The most frustrating part of Venice Carnival is the inability to walk at more than a stroll through the narrow streets due to all the crowds. In fact some of the narrower bridges have the local police directing traffic with whistles! If you start making yourself a strict itinerary for the day, you will find that getting from one event to another with time constraints is unnecessarily stressful. In fact barging down streets and elbowing past others also means you miss some of the best sights of Carnival. The best approach is spontaneity: things are happening everywhere, you will stumble across events so don’t give yourself a timetable. Wandering through the streets you will see the weird and the wonderful – a whole family as the Alice in Wonderland cast (including the baby), Zorro on a cardboard horse with a clip clop noise, witches taking a break from spell-making with a well-deserved spritz. In St Mark’s Square there are always things happening, so just hang around snapping photos of aloof masked models and wait for Carnival to come to you.
p.s. Even if you do read that the Flight of the Eagle starts at midday, remember that this is Italy, so it will likely start an hour late anyway.
4.Have Your Aperitivo off the Beaten-Track
After a day of bruised elbows and trodden toes you need a bit of space and, of course, a few spritz. Follow this guide to find the lesser-known, local hangouts. These bars are called ‘bacari’, and their dim interiors with dark wooden ceilings and vintage clutter are just the right atmosphere for Venice Carnival.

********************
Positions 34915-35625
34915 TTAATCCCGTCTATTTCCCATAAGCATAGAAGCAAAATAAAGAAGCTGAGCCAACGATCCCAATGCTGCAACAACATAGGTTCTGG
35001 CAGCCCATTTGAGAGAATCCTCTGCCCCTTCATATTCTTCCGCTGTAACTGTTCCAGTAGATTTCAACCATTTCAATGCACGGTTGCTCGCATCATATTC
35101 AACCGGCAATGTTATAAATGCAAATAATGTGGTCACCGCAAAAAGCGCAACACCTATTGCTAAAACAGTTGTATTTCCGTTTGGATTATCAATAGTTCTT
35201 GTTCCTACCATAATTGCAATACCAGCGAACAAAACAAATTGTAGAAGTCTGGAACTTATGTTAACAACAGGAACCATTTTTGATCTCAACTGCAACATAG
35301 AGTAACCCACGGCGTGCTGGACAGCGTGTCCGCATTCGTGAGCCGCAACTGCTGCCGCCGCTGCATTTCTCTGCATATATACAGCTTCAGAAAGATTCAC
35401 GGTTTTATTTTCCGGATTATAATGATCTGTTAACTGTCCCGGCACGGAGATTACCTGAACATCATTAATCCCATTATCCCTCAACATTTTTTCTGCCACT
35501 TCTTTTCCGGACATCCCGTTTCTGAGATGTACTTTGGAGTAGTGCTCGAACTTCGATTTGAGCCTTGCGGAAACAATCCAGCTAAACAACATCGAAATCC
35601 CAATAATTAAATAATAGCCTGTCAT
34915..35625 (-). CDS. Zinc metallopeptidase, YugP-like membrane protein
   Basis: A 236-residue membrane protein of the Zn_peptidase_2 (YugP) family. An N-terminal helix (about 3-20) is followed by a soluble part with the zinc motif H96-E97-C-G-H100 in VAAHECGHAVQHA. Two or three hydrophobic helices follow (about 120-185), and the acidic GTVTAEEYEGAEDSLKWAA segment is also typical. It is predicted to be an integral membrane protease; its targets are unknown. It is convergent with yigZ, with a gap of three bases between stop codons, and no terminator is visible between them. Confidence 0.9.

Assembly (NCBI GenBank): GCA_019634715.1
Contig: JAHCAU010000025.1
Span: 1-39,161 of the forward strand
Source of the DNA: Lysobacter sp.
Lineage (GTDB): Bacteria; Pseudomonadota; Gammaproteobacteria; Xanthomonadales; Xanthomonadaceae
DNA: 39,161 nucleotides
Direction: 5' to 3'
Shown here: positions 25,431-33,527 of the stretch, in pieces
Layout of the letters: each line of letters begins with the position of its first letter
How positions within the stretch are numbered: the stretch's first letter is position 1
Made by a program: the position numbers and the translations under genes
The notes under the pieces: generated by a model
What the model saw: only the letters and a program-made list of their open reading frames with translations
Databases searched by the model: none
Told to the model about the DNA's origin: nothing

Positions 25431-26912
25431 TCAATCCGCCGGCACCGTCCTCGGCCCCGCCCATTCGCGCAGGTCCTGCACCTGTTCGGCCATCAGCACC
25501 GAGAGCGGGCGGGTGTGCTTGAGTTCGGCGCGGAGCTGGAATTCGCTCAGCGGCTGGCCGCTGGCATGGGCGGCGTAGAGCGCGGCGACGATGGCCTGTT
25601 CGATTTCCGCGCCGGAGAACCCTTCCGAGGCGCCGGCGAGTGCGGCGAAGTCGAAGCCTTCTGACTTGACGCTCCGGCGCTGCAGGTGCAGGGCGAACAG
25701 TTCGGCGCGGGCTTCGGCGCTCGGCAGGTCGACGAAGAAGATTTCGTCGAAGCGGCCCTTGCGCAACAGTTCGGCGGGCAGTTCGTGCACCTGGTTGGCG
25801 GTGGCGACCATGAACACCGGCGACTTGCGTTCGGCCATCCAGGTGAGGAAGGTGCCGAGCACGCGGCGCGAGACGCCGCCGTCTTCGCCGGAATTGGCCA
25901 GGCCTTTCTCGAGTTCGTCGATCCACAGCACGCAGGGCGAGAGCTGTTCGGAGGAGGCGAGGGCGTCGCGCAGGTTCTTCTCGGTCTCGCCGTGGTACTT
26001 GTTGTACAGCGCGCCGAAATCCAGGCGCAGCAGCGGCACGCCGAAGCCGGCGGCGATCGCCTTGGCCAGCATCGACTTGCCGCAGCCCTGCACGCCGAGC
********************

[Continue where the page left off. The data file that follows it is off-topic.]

5.Don’t Go to a Restaurant for Dinner
If you really want to ruin a magical day at Carnival, eating in a ‘characteristic’ restaurant and reading the bill is just the way. Carnevale is about living wildly in the streets, staying out till late, clandestine meetings in bars and mingling with crowds of surreally masked revellers. So why go to a restaurant? A much better, and considerably cheaper, option is to grab a slice of takeaway pizza and munch in the golden pool of light outside the shop with an unmasked zombie bride and a shark and watch the costumed crowds going past.
6.Get Lost After Dark
The echo of laughter and footsteps from down a dark alley, suddenly stumbling across a dishevelled reveller with their mask askew, music and chinking glasses drifting from across a murky canal. Perhaps the most ‘authentic’ experience of Carnival is at night, long after the children with their costumes bedraggled and tiara lost after a day of too much excitement and sweets have gone to bed. Now you get a hint of Carnevale as of old, when masking wasn’t just for fun, it was for anonymity so that wearers could partake in illicit activities and secret pleasures. So get lost in the dark streets, feel that slight prick of fear as you turn a un-lit corner, shiver as you hear a disembodied voice echoing down a street.
And most importantly…
7.Wear a Mask!
It really doesn’t matter if it cost 5 euros and was made in China or 500 and made from the sweat and tears of the last remaining authentic mask maker in the whole of Venice, Carnival is all about getting involved, adopted a new persona for a day, feeling unrestrained, and making eyes at a mysterious Batman at the bar beside you. Trust me, you won’t feel the excitement and the romance of Venice Carnival without a mask.